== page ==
Instead of proposing that PACS and PCAs be included within the scope of the standards, the Commission proposed to direct NERC to further evaluate the supply chain risks posed by those types of assets. The Commission noted that NERC had already planned to evaluate the supply chain risks posed by PACS and PCAs—as well as low-impact BES Cyber Systems, which are also excluded from the scope of the proposed standards—in response to a prior request from the NERC board of trustees (BOT). The NOPR proposes to direct NERC to include PACS and PCAs in the BOT-requested study, and to file the study’s interim and final reports with the Commission upon their completion. While the Commission appears to be more interested in the study results as they pertain to PACS and PCAs, the NOPR suggests that the Commission may also use the study to consider whether low-impact BES Cyber Systems—those at less important locations—should also be addressed in the supply chain risk management standards.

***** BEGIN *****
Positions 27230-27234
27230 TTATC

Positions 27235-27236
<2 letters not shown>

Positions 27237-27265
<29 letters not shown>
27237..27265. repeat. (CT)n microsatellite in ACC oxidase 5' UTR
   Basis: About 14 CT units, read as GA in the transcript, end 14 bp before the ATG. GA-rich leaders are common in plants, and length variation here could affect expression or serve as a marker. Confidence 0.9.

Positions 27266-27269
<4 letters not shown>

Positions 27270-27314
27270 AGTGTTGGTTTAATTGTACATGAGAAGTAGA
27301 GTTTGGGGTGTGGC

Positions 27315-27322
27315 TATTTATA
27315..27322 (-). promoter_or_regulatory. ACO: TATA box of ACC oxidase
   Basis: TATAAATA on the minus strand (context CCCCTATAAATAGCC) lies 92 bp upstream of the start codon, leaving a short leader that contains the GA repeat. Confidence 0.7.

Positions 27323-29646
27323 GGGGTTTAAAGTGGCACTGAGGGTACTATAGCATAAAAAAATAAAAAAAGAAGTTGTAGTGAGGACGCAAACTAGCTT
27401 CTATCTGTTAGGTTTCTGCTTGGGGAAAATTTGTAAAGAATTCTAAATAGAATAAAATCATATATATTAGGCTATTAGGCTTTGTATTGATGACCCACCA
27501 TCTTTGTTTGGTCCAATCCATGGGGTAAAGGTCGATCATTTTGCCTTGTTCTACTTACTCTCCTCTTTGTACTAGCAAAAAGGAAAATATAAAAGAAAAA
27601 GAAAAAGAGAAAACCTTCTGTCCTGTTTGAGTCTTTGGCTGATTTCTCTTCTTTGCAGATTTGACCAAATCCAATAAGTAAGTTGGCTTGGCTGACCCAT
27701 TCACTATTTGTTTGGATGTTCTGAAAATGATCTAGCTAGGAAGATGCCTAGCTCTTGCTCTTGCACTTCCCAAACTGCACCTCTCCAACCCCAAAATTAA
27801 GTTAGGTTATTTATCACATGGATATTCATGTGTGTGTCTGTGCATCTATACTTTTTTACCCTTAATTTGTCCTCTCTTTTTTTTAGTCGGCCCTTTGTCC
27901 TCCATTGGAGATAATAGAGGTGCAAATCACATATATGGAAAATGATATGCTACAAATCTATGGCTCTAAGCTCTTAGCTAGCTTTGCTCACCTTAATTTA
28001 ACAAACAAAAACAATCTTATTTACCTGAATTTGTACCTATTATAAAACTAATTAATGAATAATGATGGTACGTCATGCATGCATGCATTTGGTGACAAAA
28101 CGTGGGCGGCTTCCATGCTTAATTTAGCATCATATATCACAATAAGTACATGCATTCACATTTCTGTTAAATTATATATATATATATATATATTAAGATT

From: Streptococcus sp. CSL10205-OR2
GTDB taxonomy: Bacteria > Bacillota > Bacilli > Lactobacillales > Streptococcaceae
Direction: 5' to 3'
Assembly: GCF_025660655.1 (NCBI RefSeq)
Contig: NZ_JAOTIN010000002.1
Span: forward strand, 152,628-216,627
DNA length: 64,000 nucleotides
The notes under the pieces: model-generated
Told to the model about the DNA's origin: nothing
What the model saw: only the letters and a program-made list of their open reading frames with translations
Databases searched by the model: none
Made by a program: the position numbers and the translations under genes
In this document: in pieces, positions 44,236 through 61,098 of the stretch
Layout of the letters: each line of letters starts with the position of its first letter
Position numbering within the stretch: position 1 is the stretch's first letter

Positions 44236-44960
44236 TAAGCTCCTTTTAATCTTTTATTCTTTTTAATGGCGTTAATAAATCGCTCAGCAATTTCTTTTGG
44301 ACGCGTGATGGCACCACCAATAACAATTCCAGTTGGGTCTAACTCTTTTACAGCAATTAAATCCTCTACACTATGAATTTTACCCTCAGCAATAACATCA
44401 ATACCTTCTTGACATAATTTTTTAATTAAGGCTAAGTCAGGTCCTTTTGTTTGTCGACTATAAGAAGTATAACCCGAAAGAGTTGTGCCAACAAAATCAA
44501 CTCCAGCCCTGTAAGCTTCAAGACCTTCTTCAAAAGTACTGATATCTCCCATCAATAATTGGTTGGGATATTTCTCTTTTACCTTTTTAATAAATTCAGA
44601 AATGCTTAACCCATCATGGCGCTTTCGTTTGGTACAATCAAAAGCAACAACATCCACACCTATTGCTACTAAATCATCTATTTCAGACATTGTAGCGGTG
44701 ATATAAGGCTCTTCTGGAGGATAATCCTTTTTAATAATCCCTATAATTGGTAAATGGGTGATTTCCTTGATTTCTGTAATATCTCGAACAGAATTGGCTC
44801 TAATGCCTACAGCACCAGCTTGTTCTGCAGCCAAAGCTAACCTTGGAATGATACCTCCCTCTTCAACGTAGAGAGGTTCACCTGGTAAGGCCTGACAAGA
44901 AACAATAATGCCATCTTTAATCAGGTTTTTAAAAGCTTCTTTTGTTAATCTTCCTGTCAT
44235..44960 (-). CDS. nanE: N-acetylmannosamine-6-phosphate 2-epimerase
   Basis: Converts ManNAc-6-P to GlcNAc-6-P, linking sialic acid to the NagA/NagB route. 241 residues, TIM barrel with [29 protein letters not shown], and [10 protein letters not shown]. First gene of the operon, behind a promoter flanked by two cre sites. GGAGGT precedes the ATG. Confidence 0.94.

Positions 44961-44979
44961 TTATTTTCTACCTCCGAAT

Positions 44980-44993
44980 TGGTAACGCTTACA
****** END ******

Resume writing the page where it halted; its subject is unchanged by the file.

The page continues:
NERC’s proposed implementation plan envisioned the proposed standards becoming effective on the first day of the first calendar quarter 18 months after the effective date of a Commission order approving them. NERC proposed the 18-month implementation period to afford responsible entities sufficient time to develop and implement their supply chain cybersecurity risk management plans required under proposed Reliability Standard CIP-013-1 and implement the new controls required in proposed Reliability Standards CIP-005-6 and CIP-010-3. In the NOPR, FERC suggested that the process-based controls in the proposed standards do not require an extended implementation period. Thus, FERC proposed to shorten the implementation period to 12 months, also citing the need for expediency in meeting the security objectives of the proposed standards.
The Commission is seeking comment on all of the NOPR proposals. Comments will be due 60 days after publication in the Federal Register.
If you have any questions or would like more information on the issues discussed in this LawFlash, please contact any of the following Morgan Lewis lawyers: